If you’re lucky, you might spot some local wildlife, such as bighorn sheep, on the way back down.
15- Visit The Zion Human History Museum
Although Zion National Park is certainly all about outdoor exploration, you might be interested in learning more about the park’s history, even just to escape the heat or cold.
Hidden inside the park’s Visitor Centre, the Zion Human History Museum has a great range of interactive exhibits about Zion’s geography, geology and anthropology, as well as stunning photography of the area.
In the museum, they also show a short educational video for a quick way to learn some information before setting out and a great book and souvenir shop.
16- Hike The Pa’rus Trail
The Pa’rus trail is far less visited than many of Zion’s other hikes, but it is one of the most enjoyable.
3.4 miles (5.5 km) long, the trail is flat with almost no elevation, although this doesn’t mean there aren’t excellent views on the way.
The trail runs alongside Virgin River, near the base of Zion Canyon and much of it is paved, making it popular for walking, jogging, and cycling trips – you can rent e-bikes in nearby Springdale for an even easier ride.
The trail remains open between March to October and is especially popular with wildlife photographers, as the area is home to bighorn sheep, deer and more.
17- Be Amazed At The History Of Petroglyph Canyon
With its spectacular cliffs and unique rock formations, Zion National Park encompasses millions of years of history.
At Petroglyph Canyon, you can glimpse some of the ancient carvings made by American Indians around 1,000 years ago.
The basic carvings include pictograms of animals, writing and symbols, which you can also learn more about in the Visitor Centre or museum.
The canyon is just a short five-minute walk from the car park so it’s very easy to visit, however, there are not many signs, so many people miss it.
It is around 2.5 miles (4 km) east of the Mount Carmel Tunnel on H9, close to a roadside log fence and has a visitor’s book at the entrance.
The petroglyphs are protected artefacts, so visitors should not touch or damage them in any way.
18- Admire The Temple of Sinawava
The Temple of Sinawava is a beautiful natural landmark that most people see while completing The Narrows, however, you can also see it on other hikes and routes, such as via the Zion Shuttle, which stops very close by.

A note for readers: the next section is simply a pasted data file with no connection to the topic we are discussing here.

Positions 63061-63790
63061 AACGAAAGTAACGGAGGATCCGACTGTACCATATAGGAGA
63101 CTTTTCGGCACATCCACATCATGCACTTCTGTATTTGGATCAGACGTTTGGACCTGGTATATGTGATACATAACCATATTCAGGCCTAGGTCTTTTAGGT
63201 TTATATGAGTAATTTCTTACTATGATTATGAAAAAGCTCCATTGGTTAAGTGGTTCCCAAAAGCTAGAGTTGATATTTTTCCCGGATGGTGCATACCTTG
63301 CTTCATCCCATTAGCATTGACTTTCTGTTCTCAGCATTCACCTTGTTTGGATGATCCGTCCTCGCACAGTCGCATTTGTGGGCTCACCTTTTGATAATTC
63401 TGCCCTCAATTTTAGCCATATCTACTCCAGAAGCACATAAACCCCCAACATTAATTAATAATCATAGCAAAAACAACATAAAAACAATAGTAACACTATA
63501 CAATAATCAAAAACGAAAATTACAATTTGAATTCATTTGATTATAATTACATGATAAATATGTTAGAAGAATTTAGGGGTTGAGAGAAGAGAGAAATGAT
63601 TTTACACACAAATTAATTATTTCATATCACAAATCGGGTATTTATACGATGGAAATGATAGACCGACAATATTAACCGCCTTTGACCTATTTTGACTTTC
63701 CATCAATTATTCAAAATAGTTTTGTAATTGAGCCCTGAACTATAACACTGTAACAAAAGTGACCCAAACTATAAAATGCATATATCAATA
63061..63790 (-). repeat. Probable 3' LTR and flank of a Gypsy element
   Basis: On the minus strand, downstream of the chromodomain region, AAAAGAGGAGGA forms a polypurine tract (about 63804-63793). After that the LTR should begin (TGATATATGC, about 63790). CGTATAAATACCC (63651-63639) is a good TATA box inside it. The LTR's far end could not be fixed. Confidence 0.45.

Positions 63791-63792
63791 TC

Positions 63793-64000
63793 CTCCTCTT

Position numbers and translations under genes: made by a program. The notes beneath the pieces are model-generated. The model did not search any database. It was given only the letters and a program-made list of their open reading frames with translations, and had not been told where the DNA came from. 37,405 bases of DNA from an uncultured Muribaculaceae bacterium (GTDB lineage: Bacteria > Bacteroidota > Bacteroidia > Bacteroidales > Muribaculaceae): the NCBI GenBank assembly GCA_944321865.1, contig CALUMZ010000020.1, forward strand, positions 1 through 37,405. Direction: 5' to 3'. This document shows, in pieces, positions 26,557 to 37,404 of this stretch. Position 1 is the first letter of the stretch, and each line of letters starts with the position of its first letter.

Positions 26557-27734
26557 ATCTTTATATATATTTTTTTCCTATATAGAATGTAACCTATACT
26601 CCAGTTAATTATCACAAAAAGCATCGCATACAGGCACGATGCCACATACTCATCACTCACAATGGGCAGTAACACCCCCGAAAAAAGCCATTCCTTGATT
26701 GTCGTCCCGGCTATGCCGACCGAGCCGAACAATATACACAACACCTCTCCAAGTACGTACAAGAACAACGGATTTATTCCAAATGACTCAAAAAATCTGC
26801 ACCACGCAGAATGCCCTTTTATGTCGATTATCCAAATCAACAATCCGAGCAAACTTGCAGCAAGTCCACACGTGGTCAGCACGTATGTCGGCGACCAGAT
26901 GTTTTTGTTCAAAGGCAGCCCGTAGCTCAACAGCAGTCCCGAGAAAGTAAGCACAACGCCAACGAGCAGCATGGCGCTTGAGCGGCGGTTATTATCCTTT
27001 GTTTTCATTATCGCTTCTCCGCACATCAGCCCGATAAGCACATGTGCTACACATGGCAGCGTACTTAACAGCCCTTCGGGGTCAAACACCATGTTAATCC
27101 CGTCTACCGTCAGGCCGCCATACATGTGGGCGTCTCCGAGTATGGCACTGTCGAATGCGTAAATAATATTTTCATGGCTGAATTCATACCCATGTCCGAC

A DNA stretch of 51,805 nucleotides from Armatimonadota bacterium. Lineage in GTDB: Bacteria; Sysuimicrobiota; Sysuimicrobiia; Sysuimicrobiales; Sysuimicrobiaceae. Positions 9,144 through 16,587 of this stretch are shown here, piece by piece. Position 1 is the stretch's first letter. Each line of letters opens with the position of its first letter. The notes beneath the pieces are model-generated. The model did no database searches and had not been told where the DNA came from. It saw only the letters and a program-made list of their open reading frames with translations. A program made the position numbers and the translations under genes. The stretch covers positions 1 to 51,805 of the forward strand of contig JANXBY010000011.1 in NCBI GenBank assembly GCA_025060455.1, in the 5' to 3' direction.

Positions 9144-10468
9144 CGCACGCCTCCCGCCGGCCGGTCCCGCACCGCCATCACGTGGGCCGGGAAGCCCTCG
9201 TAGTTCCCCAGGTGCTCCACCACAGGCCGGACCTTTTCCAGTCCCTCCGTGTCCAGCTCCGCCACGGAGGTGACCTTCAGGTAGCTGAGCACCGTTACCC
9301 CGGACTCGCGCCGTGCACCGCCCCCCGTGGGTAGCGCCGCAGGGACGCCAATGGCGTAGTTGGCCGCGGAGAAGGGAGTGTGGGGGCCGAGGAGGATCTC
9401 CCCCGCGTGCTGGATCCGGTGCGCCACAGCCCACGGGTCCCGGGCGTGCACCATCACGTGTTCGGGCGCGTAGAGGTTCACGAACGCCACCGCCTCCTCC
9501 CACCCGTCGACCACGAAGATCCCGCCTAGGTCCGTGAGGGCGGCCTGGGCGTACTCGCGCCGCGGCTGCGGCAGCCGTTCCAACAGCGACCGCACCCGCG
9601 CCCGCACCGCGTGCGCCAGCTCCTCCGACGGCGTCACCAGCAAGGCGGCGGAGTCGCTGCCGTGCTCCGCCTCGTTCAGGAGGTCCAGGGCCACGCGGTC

The Temple of Sinawava is a deep red rock face that rises almost 3,000ft (914m) above the canyon, with a jaw-dropping waterfall and lots of plant life.
The natural amphitheatre has been carved out of rock over millions of years by the Virgin River, and is one of the nicest places to visit in the park, whether you head out on a longer hike via The Narrows or just stop here for a quick photo.
19- Go Wildlife Spotting
Zion National Park, much like other parks, is home to a diverse array of wildlife.
There are many wildlife-watching tours that you can go on that are dedicated to catching a glimpse of the bigger animals, but you’re just as likely to spot them while hiking or driving through the park.
Some of the most common animals to see are deer and bighorn sheep, which often wander around in packs, however, you can also spot ringtails, coyotes and, very rarely, mountain lions.
Zion is also a haven for bird watchers, with over 291 species living in the area, including condors, falcons and hummingbirds.
Between April and October, you’re most likely to spot rarer species, as this is migration season, but try to have a pair of binoculars handy whenever you visit.
20- Go Rafting Along The Virgin River
Virgin River runs along Zion and has been the cause of many of the dramatic rock formations within the park.
The river offers a huge range of activities if you want a break from hiking or a complete alternative day out to Zion.
You can try out kayaking, tubing, swimming and fishing, or alternatively, attempt white water rafting, for which you’ll require a permit.
There are also several scenic walks alongside the river, with picnic spots and rest areas where you could paddle, such as at Pine Creek Waterfall or enjoy a bite to eat.